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Quote from: Hywel
You've also omitted quantisation noise, which is the noise introduced by digitising the signal. Controlling this noise is one reason why cameras have gone from a 12-bit internal readout to a 14-bit: you don't want to bodge up your nice clean signal by crudely slicing it into too coarse bins. You always want to digitise at a level comparable with or better than the noise, or the quantisation noise would overwhelm the shot noise, which would be really dumb.
Not exactly. Quantisation noise is not a problem in present digital cameras because the other sources of noise (read noise basically) is so far greater than the quantisation step.

Moving from 12 to 14 bits seems closer to a marketing move than anything that can really provide a quality advantage, because as long as read noise remains larger than a 1 bit step in a 12-bit scale, increasing bitdepth is unnecesary. It was said somewhere that the Nikon D3X is probably the first camera in really taking an advantage from its 14-bit encoding because of its very low read and pattern noise. Would be nice to test that doing a 12-bit RAW development on a D3X's NEF and compare it with the result of the 14-bit regular development.

Regards
« Last Edit: December 21, 2009, 06:01:17 PM by GLuijk » Logged

WarrenMars
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« Reply #27 on: December 22, 2009, 01:08:56 AM »
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Quote from: Jonathan Wienke
Here's one blatant error:

Your discussion of standard deviations per level is completely nonsensical. You completely fail to recognize that as the photon count increases, you are increasing the sample population, and that decreases the standard deviation and increases the overall accuracy of the sampling (or confidence factor) by approximately the square root of the photon count. This is why digital images are noisiest in the shadows--the photon sample population per pixel is smallest in the darkest tones, and largest in the lightest tones. Your "Poisson Aliasing" chart seems to be assuming that the standard deviation increases (or at least stays constant) in proportion to average photon count as one increases the photon count, but this is completely backwards. As the photon count increases, the standard deviation decreases (at least when expressed as a percentage of the photon count) because you have a larger sample population of photons to work with. It's the same statistical principle used for calculating the margin of error for opinion surveys--the larger the sample population, the smaller the standard deviation becomes as a percentage of the sample population, and the greater the accuracy of the survey results becomes as a result.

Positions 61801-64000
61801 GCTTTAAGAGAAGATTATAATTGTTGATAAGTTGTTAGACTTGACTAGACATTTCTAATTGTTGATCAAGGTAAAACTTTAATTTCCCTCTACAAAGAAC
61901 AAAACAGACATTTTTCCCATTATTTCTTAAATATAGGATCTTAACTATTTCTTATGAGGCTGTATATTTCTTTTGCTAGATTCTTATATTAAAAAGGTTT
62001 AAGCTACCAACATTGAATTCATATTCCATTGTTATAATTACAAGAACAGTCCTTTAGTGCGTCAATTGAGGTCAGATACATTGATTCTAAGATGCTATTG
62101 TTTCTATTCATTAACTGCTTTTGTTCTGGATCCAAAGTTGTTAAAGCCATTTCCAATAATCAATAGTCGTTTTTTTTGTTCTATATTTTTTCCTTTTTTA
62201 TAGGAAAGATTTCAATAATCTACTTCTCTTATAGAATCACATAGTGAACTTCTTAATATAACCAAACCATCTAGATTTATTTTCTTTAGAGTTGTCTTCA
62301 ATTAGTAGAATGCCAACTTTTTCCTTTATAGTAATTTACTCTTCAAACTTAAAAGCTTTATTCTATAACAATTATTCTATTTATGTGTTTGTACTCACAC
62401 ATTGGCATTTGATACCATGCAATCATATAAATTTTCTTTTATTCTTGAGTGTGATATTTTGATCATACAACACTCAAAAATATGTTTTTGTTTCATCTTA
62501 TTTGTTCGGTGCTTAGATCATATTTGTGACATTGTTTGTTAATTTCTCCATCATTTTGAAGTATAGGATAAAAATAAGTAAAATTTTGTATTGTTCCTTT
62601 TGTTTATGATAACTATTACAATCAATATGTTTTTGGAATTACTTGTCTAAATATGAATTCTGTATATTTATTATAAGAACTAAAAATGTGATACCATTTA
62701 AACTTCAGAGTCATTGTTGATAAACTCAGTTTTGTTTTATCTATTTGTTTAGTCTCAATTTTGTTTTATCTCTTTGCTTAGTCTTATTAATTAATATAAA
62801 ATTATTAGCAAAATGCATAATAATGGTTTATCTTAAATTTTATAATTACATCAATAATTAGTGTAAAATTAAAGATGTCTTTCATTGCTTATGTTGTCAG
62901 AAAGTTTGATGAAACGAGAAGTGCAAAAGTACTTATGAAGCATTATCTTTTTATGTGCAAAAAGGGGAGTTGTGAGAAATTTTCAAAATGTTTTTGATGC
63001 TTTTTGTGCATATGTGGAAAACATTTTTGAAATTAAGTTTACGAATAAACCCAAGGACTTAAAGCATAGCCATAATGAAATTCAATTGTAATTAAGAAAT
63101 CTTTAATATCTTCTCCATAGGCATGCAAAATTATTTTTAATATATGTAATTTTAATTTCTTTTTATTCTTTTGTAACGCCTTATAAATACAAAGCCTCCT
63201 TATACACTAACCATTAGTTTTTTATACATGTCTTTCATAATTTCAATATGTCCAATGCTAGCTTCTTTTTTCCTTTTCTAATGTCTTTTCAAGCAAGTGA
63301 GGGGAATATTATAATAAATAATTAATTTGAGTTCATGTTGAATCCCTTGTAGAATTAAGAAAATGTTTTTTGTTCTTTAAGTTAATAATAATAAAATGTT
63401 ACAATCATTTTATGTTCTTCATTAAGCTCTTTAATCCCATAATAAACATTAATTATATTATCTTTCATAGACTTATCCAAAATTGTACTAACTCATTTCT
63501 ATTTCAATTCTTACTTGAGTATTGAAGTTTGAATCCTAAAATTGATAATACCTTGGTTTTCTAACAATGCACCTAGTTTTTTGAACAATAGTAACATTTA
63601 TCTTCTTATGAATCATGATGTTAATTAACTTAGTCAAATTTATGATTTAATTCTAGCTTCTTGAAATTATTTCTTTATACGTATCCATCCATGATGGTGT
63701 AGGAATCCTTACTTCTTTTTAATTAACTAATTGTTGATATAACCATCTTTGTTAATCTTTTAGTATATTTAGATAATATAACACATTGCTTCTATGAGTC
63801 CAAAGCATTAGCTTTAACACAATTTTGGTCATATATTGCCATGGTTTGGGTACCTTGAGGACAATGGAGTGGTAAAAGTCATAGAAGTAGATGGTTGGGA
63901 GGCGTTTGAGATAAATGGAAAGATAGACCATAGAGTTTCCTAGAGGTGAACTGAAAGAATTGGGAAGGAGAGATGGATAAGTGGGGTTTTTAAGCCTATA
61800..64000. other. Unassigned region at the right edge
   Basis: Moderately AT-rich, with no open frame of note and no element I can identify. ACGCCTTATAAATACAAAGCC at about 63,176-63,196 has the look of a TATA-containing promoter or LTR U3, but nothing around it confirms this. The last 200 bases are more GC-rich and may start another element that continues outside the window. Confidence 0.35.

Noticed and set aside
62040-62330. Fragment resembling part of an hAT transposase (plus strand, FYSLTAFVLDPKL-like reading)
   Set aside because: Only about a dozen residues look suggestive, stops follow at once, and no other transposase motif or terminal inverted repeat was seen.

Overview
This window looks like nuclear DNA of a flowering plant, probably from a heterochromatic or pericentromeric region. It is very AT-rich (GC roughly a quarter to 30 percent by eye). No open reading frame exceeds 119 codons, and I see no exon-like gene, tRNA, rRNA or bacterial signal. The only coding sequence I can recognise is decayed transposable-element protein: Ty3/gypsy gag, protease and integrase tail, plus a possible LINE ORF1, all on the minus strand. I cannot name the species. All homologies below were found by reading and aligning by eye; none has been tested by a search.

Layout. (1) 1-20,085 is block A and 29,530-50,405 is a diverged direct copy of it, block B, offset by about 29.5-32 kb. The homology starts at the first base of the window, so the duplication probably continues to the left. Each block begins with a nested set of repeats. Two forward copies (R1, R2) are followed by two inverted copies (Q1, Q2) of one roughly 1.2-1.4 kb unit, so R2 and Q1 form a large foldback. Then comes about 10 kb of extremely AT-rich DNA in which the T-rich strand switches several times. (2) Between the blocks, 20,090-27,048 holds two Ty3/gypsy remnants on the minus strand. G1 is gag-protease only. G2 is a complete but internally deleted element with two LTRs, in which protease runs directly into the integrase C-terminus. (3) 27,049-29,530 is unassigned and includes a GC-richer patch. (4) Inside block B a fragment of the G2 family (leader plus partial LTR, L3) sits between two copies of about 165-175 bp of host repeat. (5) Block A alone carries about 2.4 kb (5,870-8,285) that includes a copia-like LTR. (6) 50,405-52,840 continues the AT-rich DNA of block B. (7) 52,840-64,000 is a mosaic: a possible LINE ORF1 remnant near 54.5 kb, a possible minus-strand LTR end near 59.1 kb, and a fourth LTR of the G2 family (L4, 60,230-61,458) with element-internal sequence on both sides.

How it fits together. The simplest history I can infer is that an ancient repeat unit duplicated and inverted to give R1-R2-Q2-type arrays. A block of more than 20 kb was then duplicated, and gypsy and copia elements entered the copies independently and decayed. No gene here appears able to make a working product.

If you were correct, the lighter tones in a digital image would be just as noisy or even noisier than the deep shadows. But this is the opposite of the behavior of every digital camera ever made. You need to go back and get the Statistics 101 stuff right before getting fancy with Poisson aliasing and stuff like that.

Actually it is you that have got it back-to-front.
Like you I thought the same, until (unlike you), I did the maths.
You think those graphs are a made up joke?
I assure you they are generated from the spreadsheet I set up using the Poison maths to PROVE the point.

I have posted this stuff BECAUSE it is counter-intuitive! The reality of camera physics is NOT what you think!